Transitioning Back to Holiday Traditions

No matter what one’s holiday celebration looks like, whether it involves a large feast with a variety of delicious foods, giving and receiving meaningful gifts, or spending time relaxing on the couch, there is often one common element among celebrations: togetherness. A holiday celebration can feel incomplete without loved ones to spend it with. Unfortunately, such a scenario was experienced by many due to the COVID-19 pandemic last year. Holiday parties and large gatherings were viewed as “superspreader events,” so many people had to change their plans and even alter special traditions. Many considered air travel to be unsafe, inhibiting distant loved ones from coming together. With the disheartening trials and distressing vicissitudes lingering in memories of last year’s holidays, there is great anticipation to celebrate normally this year.

Creating the atmosphere of a normal holiday season was difficult without certain traditions last year. For loved ones who had separate celebrations, the dynamics of the holidays were drastically changed. 

“Last year, the holidays were very different and a little sad,” said junior Marissa Cangemi. “Usually, my family hosts the holidays, and there are kids yelling and family all over, but last year, it was just my parents and my three siblings and I.” 

Online shopping also became a more prominent option for gift purchases. Senior Olivia Gonzalo said that last year she purchased gifts through online shopping, or in-store “with masks and social distancing.” In-person shopping was more of a hassle in 2020, with swirling concerns about the spread of COVID. 

 Junior Gabriel Amoruso also experienced unanticipated alterations in his holiday celebrations last year. “The large-scale Thanksgiving, Christmas, and New Year’s parties that my family would host did not happen for the first time since I was born, and the general quietness around the house on days that were supposed to be filled with energy was something unique to me,” he said.

As COVID-19 cases decrease and vaccines are administered, people may want to hurry towards normalcy and treasured holiday traditions. However, it is important to stay aware of the ongoing pandemic and make sure that the steps taken towards normalcy are gradual. The Centers for Disease Control and Prevention (CDC) suggests a continuation of caution this holiday season. An update published on the CDC’s website ( provides advice on staying safe through the holidays. It advocates mask wearing; remaining in open, non-crowded areas; and getting tested or not participating in activities if one is ill or experiences symptoms.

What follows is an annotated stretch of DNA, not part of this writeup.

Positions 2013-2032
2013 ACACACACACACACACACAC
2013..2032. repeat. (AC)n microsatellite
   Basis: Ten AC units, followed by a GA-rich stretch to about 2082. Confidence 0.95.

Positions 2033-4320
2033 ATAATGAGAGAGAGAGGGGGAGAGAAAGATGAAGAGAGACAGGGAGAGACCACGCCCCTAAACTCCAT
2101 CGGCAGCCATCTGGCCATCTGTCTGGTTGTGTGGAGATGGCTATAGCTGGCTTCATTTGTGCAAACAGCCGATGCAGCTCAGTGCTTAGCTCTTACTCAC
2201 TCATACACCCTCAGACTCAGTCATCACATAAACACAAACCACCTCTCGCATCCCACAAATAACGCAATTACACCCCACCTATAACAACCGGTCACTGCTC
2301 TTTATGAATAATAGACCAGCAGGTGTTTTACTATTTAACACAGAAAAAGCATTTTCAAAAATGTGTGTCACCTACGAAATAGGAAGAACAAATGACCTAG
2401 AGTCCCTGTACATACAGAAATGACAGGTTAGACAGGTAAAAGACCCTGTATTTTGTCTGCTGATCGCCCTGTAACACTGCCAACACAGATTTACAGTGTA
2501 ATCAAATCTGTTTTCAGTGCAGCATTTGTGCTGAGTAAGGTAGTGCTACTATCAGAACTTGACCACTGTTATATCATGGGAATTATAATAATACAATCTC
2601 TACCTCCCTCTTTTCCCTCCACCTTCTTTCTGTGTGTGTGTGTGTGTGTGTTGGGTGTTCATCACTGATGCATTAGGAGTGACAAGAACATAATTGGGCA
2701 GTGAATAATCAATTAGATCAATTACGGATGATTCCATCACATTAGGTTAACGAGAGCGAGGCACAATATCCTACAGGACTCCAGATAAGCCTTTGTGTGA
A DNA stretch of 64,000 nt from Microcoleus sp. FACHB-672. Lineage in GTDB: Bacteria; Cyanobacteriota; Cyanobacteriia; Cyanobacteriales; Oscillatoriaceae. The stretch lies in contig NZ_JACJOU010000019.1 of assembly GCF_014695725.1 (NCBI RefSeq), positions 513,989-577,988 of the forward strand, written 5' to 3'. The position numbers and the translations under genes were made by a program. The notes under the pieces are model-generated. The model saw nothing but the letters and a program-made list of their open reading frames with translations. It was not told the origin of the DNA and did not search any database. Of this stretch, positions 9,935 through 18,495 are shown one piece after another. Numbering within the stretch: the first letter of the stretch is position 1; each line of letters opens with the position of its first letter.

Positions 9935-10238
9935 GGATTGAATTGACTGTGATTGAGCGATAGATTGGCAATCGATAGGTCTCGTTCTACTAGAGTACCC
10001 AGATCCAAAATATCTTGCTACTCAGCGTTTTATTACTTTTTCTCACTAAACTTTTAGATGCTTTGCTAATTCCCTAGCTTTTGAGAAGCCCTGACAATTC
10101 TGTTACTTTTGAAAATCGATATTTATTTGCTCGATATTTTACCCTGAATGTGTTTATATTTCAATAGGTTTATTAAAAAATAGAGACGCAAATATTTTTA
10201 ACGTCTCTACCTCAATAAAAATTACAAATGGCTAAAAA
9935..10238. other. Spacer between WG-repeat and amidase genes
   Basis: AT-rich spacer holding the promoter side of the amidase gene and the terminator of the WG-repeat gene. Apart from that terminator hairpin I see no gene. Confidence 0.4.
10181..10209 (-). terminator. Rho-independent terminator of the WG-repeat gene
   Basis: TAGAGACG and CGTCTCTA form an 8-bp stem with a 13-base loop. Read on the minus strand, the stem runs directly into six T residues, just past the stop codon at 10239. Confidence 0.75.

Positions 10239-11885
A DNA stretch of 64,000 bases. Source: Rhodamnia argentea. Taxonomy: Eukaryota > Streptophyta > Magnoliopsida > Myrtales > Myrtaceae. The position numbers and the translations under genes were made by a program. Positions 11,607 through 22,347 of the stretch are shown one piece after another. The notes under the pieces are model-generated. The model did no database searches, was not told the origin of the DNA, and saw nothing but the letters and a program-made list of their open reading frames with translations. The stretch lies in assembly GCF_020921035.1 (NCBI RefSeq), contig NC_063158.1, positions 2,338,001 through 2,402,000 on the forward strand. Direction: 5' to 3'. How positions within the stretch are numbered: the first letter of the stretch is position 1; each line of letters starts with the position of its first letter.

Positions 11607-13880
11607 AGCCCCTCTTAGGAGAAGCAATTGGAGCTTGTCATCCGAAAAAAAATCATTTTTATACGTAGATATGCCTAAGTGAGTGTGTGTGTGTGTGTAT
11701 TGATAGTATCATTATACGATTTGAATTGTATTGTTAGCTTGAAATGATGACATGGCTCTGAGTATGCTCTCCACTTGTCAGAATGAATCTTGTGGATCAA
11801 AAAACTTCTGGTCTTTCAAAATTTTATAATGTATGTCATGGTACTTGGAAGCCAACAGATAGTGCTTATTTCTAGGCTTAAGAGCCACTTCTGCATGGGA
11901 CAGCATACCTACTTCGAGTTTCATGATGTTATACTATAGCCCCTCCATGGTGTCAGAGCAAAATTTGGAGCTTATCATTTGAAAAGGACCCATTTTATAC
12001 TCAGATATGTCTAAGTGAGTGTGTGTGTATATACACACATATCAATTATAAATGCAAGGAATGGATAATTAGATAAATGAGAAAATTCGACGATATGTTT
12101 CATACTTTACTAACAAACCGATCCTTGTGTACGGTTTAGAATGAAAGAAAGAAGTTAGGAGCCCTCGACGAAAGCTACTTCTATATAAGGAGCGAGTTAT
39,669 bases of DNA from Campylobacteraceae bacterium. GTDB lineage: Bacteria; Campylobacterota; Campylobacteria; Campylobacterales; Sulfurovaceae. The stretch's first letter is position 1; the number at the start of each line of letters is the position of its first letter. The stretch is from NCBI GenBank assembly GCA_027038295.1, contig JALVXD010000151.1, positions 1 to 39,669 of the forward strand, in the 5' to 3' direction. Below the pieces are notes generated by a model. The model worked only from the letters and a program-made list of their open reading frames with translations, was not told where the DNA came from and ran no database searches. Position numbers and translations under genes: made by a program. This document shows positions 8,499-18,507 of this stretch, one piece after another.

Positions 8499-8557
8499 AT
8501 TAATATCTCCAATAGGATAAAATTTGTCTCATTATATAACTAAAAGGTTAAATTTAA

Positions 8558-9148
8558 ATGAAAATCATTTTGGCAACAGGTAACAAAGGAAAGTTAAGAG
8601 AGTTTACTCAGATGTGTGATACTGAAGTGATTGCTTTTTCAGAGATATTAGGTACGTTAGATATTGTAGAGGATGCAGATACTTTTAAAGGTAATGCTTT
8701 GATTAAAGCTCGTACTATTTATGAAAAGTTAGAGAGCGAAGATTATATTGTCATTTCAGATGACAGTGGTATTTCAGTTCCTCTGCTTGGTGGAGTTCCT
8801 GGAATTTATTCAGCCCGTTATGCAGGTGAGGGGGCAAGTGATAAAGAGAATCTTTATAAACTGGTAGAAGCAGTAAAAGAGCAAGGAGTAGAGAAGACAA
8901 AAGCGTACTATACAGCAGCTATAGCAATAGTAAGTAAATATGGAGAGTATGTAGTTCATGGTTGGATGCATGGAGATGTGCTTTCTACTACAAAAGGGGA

The CDC also advises that those who are at greater risk take extra consideration about what is the safest option for them, and that anyone who will be gathering with those at greater risk wear a mask, even if vaccinated. Additionally, for those who will be traveling, vaccination is recommended, and masks are required. Junior Jessica Fowler described some of the precautions her family will take: “If we go out, we will make sure to have masks and be safe, even though we are vaccinated.” 

Keeping these safety measures in mind, there is great hope for holiday celebrations to be able happen as usual this year. People are currently planning for their holiday celebrations to resemble more closely those prior to the pandemic.

 “My holiday celebrations this year are going to continue mostly the same as past years,” Cangemi said. “My family is hosting, once again.” Gonzalo added that her shopping this year will be mostly in stores, and the precautions she takes will be lessened. 

Amoruso explained some of the safety measures his family will implement: “Smaller family gatherings are now possible,” he said. “For Thanksgiving, as well as Christmas, my close family and I are having four to five family friends over, that way the energy and excitement that the holidays entail can remain present, yet in a safe and cautious manner,” he says. “My family and I are avoiding large gatherings entirely, sacrificing old holiday traditions in the name of safety and good health.” 

For many, the holiday season is a time held close to the heart. When such a time undergoes extreme interruptions, sorrow and longing are commonly felt. This can bring even deeper desires to bring back beloved festivities. The cheerfulness usually felt during the holidays can be coupled with the relief of COVID-19 being more controlled, making for even greater peace and contentment this year. Perhaps as people return from last year’s lonely, stifled holidays, they will have elevated appreciation for their cherished celebrations and the loved ones they spend them with.